Wednesday, June 8, 2011 (Last Updated: 06/09/2011)
WEDNESDAY, June 8 (HealthDay News) -- Lipofilling may be a safe procedure for breast reconstruction in most patients who undergo surgery for primary breast cancer, according to a study published online May 24 in the Annals of Oncology.
Jean Y. Petit, M.D., from the European Institute of Oncology in Milan, Italy, and colleagues assessed the potential risk of cancer growth and reappearance in 321 women who had surgery for a primary breast tumor between 1997 and 2008 and subsequently underwent lipofilling for breast reconstruction. Each woman in the lipofilling group was matched with two controls who did not undergo lipofilling after breast cancer surgery. The participants were followed up for an average 56 months from the time of primary surgery and 26 months from lipofilling.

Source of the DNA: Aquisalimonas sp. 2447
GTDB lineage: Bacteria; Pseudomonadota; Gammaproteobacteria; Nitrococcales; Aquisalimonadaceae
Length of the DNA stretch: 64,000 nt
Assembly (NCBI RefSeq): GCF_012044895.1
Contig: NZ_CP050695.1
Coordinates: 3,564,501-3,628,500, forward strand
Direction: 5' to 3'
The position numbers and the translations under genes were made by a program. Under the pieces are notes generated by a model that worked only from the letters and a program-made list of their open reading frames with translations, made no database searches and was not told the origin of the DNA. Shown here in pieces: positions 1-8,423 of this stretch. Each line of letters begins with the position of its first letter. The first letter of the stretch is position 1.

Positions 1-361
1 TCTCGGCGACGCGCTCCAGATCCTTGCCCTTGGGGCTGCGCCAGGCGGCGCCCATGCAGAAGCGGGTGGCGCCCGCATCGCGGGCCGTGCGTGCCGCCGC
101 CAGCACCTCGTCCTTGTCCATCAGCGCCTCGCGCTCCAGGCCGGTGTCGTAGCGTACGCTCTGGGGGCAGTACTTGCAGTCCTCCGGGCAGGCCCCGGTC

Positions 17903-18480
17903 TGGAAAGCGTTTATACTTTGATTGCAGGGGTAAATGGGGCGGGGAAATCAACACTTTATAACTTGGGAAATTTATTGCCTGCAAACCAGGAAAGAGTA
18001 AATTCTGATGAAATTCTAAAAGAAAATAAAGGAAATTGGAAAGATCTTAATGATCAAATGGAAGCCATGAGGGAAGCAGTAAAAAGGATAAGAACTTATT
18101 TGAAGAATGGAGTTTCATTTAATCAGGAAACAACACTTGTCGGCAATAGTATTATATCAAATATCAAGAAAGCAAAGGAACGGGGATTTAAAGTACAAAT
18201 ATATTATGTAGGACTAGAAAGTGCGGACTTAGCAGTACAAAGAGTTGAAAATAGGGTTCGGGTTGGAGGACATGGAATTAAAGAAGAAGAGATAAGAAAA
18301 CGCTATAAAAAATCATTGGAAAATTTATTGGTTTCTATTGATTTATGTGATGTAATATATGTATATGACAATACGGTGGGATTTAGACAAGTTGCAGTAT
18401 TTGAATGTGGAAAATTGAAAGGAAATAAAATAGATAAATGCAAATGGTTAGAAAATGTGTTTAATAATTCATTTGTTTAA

The investigators found that the two groups had comparable cumulative incidence curves with eight women from the lipofilling group and 19 from the control group having a local event (P = 0.792). These results were confirmed when analysis was carried out separately for patients undergoing quadrantectomy and mastectomy, and for patients with invasive tumors. In analysis restricted to 37 patients with intraepithelial neoplasia, the risk of a local event was higher in the lipofilling group than the control group.
"According to these preliminary results, lipofilling seems to be a safe procedure in breast cancer patients. Longer follow-up and other experiences from oncological series are urgently required to confirm these findings," the authors write.
Hematology & Oncology
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